PUBLIC ABSTRACT This project, in response to announcement HLS16-06, describes a development program for CARSKNKDC (CAR), a synthetic cyclic peptide that selectively targets diseased pulmonary vascular endothelium and enhances the therapeutic effect of vasodilator therapies, for the treatment of pulmonary hypertension (PH). PH is a disorder of elevated pulmonary vascular resistance characterized by progressive thickening and obliteration of resistance-determining vessels of the pulmonary circulation. Despite current therapies, survival following the diagnosis of PH remains slightly better than 50% at 5 years, with mortality a result of disease progression and right heart failure. Vasodilator therapies acting upon endothelin, prostacyclin, and nitric oxide pathways modestly improve functional status, but are limited by systemic side effects, toxicity, and tachyphylaxis. No current therapy selectively targets the diseased pulmonary circulation. CAR, whose peptide sequence has high sequence homology to protein heparin- binding domains, was identified by a phage screen for its enhanced binding to the vasculature of soft tissue wounds. We have demonstrated that CAR accumulates in the endothelium and adventitia of pulmonary vessels in animals with PH, but not systemic vessels, and not the pulmonary vessels of normal animals. When given with systemic vasodilator therapies, CAR potentiates selective vasodilatation of the pulmonary vascular bed without increasing systemic vasodilation. CAR peptide appears to enhance the delivery of drugs to diseased vessels by a co-administration effect without requiring conjugation to drugs. By virtue of its selective homing for damaged endothelium, we propose that chronic administration CAR will synergize with prostacyclin and PDE5 inhibitor therapies, with greater impact on pulmonary vascular remodeling. We have devised a strategy that will optimize the dosing, formulation and delivery, pharmacokinetics and pharmacodynamics of this agent as an adjuvant therapy in combination with FDA-approved vasodilator therapies for PH. This potentially groundbreaking approach would constitute the first example of a targeted therapy specifically designed to address pulmonary vascular disease, and could address limitations of current PH therapy.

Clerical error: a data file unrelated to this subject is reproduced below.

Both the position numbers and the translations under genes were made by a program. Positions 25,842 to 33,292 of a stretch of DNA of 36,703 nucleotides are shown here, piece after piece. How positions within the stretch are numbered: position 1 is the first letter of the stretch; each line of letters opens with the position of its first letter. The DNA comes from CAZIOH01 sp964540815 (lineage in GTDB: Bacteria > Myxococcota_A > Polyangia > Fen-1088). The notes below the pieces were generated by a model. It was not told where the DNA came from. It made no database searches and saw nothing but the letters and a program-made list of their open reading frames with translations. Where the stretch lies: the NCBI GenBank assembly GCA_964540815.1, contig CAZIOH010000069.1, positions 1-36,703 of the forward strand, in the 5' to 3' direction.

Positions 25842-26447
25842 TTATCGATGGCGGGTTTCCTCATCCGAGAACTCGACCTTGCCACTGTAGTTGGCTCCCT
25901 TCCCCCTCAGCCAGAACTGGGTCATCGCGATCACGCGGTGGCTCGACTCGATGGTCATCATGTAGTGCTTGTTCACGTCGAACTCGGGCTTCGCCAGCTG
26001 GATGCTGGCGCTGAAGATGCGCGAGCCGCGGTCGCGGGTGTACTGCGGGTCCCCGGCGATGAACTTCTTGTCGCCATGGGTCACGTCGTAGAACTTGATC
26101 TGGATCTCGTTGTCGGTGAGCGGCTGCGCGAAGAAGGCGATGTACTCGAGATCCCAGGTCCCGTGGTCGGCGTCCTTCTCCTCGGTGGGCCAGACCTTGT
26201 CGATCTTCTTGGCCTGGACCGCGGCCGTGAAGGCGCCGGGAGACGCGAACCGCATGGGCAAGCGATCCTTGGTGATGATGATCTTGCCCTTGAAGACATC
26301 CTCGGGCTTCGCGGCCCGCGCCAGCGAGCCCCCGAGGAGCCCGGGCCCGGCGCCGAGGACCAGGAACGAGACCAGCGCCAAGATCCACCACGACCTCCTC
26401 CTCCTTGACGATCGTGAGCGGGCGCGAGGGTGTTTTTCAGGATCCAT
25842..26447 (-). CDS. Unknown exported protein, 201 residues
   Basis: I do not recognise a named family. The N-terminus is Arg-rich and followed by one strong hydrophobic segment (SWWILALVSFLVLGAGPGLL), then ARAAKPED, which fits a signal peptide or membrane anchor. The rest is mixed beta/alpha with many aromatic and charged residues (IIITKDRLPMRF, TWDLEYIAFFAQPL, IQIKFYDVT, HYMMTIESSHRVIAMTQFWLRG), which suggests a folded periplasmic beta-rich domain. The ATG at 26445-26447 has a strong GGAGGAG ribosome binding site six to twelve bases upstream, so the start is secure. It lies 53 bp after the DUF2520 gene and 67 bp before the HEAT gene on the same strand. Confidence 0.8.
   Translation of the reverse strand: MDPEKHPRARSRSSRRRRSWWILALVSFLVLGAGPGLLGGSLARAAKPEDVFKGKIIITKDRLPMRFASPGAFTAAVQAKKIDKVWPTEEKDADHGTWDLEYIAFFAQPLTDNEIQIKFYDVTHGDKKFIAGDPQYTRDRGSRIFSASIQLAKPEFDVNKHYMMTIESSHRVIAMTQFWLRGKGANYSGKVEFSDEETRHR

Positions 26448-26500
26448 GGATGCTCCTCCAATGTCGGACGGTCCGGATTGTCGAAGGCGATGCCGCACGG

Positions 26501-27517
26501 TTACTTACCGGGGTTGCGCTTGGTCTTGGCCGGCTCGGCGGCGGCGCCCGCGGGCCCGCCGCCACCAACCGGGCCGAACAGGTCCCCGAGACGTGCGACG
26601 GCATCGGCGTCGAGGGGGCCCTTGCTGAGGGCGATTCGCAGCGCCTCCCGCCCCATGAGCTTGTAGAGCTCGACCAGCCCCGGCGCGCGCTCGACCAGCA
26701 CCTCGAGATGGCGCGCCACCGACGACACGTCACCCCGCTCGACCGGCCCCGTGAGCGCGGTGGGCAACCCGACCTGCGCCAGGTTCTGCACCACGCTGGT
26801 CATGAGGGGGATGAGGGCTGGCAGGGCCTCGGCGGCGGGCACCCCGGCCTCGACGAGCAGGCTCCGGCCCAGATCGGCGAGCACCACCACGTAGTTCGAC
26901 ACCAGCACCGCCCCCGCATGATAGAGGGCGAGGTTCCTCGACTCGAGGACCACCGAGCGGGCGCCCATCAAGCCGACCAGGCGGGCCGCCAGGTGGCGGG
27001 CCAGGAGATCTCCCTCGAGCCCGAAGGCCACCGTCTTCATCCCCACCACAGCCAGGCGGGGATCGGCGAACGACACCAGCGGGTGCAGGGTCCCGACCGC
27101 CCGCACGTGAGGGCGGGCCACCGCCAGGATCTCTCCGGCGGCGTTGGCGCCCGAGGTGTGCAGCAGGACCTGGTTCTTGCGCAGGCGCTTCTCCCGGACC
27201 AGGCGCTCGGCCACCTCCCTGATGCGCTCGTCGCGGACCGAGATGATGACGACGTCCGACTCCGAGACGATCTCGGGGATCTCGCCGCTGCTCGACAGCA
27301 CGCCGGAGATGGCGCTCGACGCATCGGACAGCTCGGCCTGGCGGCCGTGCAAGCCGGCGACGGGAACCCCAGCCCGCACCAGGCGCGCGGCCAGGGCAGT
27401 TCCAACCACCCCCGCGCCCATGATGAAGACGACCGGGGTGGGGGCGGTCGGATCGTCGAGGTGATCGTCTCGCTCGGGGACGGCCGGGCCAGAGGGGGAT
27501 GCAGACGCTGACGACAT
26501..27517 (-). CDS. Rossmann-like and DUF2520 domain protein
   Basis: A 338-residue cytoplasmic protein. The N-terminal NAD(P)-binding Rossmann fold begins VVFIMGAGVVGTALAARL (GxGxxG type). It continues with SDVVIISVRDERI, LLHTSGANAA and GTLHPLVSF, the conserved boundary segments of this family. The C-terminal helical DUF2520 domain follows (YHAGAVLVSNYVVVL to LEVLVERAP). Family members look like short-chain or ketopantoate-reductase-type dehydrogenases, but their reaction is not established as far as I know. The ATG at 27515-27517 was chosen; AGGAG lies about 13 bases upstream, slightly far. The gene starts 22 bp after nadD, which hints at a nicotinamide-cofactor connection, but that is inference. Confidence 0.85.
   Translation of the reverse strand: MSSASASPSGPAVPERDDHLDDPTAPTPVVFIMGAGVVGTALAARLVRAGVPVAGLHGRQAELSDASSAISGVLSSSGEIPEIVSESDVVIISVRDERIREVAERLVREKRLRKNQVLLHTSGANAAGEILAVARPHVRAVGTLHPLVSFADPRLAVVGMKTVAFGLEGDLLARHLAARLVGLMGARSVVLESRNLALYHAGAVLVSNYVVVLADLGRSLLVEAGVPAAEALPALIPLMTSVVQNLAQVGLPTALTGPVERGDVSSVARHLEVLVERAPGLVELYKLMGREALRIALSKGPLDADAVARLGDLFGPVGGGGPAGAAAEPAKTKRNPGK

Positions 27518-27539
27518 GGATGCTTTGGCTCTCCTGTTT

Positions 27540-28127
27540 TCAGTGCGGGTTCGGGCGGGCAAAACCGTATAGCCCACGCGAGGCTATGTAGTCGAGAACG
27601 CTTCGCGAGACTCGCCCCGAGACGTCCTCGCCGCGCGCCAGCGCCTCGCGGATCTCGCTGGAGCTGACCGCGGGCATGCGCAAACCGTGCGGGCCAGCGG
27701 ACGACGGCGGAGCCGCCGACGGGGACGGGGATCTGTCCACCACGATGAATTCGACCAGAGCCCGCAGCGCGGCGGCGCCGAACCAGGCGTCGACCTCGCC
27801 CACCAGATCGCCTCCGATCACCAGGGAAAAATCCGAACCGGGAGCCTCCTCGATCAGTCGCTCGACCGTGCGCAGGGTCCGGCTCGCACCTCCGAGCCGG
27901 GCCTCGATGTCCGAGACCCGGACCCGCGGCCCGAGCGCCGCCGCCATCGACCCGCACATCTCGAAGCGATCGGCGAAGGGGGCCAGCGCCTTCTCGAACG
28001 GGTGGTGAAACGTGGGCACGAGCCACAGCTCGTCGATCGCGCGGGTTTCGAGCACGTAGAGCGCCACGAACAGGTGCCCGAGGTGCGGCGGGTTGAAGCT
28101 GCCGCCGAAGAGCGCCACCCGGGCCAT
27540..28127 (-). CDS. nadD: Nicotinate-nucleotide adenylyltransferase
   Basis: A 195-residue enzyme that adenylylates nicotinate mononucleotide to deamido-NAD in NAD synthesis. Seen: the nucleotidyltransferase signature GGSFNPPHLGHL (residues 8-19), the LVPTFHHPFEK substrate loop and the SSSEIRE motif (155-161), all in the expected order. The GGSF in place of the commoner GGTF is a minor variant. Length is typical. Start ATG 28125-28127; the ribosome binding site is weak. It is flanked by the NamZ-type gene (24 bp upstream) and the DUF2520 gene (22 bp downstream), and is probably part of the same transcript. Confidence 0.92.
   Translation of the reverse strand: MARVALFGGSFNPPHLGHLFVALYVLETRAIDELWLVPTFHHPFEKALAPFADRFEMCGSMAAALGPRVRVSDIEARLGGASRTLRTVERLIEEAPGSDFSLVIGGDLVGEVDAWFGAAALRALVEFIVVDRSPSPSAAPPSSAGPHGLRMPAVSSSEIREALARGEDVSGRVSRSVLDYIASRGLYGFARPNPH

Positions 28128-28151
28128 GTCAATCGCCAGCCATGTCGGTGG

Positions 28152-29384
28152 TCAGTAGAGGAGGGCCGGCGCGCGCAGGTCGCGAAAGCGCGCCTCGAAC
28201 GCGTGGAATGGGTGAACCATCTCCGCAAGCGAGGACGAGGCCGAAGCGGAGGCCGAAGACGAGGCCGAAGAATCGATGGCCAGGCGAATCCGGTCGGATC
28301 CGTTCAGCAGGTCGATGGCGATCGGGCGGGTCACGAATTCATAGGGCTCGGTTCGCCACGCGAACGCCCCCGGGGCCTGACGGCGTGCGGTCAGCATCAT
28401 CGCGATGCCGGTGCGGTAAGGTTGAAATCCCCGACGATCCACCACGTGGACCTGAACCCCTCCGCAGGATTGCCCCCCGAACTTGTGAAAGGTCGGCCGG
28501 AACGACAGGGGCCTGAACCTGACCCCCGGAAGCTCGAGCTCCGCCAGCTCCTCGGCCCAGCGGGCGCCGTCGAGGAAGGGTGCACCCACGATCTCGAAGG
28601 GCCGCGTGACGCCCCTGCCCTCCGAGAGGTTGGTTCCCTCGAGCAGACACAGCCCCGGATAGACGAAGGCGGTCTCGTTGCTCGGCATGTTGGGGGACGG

Pulmonary hypertension describes a diverse set of diseases characterized by elevated pressures and progressive obstruction of the lung vessels with a survival of approximately 5 years following diagnosis despite current treatments. Current therapies are vasodilators that are not specific for lung vessels, and are limited in their use by their tendency to lower pressure in all blood vessels and cause side effects or toxicity in other organs. The current proposal examines a new type of drug molecule which targets only diseased lung blood vessels and which may improve the efficacy and reduce side effects of current treatments by concentrating their effects in diseased lung vessels.
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